Building High-Performance Teams: A Scrum Master’s Guide to Addressing Organizational Dysfunctionality

Practical insights to help your team work effectively, avoid common mistakes and foster a culture of collaboration and continuous improvement.

Hrishikesh Karekar
6 min readMar 3, 2023

As organizations grow and change, they can often become dysfunctional. Teams need help to work together effectively towards common goals and stated objectives. As a Scrum Master, it's your job to identify and address these signs of dysfunctionality. In this article, we'll explore the top signs of organizational dysfunctionality and the steps a Scrum Master can take to address them.

Top Signs of Organizational Dysfunctionality

1. Poor Communication

Rita spots a potential challenge with the story Adam is working on as he talks about it in the daily scrum. She does not say anything as it's not "her story". Adam discovers the issues only after three days, which results in the team missing the sprint goal.

When team members struggle to communicate openly and effectively, it can lead to misunderstandings, mistakes, and delays.

2. Resistance to Change

When team members resist change, it can be difficult to implement new processes, tools, or methodologies that could help the team work more effectively.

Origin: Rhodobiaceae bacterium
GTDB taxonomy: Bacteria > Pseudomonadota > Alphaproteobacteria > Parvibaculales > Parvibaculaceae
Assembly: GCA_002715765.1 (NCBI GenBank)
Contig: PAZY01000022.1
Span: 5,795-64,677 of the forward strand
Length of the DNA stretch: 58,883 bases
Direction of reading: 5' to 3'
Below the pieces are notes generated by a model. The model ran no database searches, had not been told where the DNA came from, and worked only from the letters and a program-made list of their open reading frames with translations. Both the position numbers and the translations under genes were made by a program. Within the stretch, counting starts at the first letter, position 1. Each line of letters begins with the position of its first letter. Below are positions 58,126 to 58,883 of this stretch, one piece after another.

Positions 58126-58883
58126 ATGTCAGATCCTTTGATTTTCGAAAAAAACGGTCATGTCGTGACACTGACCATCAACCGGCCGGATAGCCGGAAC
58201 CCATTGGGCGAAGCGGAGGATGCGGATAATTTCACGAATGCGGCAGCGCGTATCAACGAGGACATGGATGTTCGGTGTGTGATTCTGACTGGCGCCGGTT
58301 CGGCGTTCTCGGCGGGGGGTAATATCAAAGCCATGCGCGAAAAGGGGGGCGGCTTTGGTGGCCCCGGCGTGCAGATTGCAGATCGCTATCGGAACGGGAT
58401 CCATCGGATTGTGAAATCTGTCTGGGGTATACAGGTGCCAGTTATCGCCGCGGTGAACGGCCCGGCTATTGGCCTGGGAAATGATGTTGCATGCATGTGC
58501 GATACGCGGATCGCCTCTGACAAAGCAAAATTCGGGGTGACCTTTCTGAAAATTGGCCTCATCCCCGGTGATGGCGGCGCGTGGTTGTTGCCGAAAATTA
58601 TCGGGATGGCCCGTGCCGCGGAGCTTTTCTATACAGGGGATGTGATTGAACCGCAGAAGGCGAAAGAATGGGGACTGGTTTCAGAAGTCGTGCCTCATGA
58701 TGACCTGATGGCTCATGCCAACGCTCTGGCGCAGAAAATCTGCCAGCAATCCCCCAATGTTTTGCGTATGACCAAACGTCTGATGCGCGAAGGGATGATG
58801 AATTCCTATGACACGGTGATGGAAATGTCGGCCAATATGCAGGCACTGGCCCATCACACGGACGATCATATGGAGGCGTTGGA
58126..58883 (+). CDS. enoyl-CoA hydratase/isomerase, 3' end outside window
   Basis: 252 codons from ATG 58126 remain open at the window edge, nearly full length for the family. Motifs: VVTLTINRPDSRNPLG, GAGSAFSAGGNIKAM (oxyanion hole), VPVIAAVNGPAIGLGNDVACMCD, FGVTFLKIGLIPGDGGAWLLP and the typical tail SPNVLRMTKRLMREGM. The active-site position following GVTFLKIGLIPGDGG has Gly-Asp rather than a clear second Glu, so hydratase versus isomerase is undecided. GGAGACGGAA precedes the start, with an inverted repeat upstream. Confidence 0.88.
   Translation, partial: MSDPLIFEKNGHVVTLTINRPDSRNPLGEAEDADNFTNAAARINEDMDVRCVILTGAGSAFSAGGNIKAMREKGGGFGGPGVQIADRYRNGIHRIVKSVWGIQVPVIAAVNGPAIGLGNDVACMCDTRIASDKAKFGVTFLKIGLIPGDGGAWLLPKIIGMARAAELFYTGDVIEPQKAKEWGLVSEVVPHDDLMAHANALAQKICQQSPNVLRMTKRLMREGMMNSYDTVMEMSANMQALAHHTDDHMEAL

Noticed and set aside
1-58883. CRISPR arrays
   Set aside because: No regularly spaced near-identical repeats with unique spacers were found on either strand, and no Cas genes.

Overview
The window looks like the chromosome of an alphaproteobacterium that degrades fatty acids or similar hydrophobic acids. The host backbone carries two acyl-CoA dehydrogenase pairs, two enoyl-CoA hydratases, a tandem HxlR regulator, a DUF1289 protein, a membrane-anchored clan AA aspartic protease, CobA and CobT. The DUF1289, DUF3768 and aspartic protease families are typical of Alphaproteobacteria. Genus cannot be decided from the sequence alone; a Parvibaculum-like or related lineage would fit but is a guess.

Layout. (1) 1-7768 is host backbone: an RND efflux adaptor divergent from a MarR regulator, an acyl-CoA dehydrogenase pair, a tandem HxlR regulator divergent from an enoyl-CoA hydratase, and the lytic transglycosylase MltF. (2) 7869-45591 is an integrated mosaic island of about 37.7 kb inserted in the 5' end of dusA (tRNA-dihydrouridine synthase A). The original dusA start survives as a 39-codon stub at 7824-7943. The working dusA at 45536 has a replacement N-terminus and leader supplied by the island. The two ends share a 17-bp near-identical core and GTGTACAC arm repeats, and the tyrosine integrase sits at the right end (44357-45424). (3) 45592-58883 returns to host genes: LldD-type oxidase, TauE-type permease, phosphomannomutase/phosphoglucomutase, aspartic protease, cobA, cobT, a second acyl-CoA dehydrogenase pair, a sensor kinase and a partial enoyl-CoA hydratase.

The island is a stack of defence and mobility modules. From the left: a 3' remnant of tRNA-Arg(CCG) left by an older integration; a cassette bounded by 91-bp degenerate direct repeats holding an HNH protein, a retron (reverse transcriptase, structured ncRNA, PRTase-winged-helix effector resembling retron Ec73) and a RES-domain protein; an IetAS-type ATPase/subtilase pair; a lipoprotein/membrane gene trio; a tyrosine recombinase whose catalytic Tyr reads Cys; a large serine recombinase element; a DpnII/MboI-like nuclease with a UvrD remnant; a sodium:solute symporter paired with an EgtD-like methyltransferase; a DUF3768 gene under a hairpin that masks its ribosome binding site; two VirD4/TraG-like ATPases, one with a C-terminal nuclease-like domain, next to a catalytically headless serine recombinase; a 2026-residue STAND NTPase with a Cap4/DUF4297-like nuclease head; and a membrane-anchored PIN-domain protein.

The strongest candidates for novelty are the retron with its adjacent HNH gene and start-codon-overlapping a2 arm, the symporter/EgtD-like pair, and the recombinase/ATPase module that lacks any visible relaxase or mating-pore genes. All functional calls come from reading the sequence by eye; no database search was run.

Tom has been with the team for quite a while, and the current design templates are his brainchild. With the team looking to move to leaner documentation strategies, the design template is a critical bottleneck as it captures a lot of information that may not be relevant in an agile approach. However, Tom has been protecting the template with his life.

3. Lack of Clear Goals and Objectives

There is no real attempt between the team and the product owner — Suzanne, to define a sprint goal. Sprint planning is an exercise in capacity planning for the stories decided to be picked up by the product owner. More often, they are a crazy mesh of unrelated priorities.

When team members don't have clear goals and objectives, they may struggle to prioritize tasks effectively or to understand what they are working towards. The team often struggles with tradeoffs since the sprint goal is unclear.

One or more of these signs are often present and indicate dysfunctions within the team that need to be addressed. Given that a Scrum Master's primary role is to coach the team for high performance, these cannot be brushed aside.

The Scrum Master must make a concerted effort to address them.

Steps a Scrum Master Can Take to Address Dysfunctionality

1. Improving Communication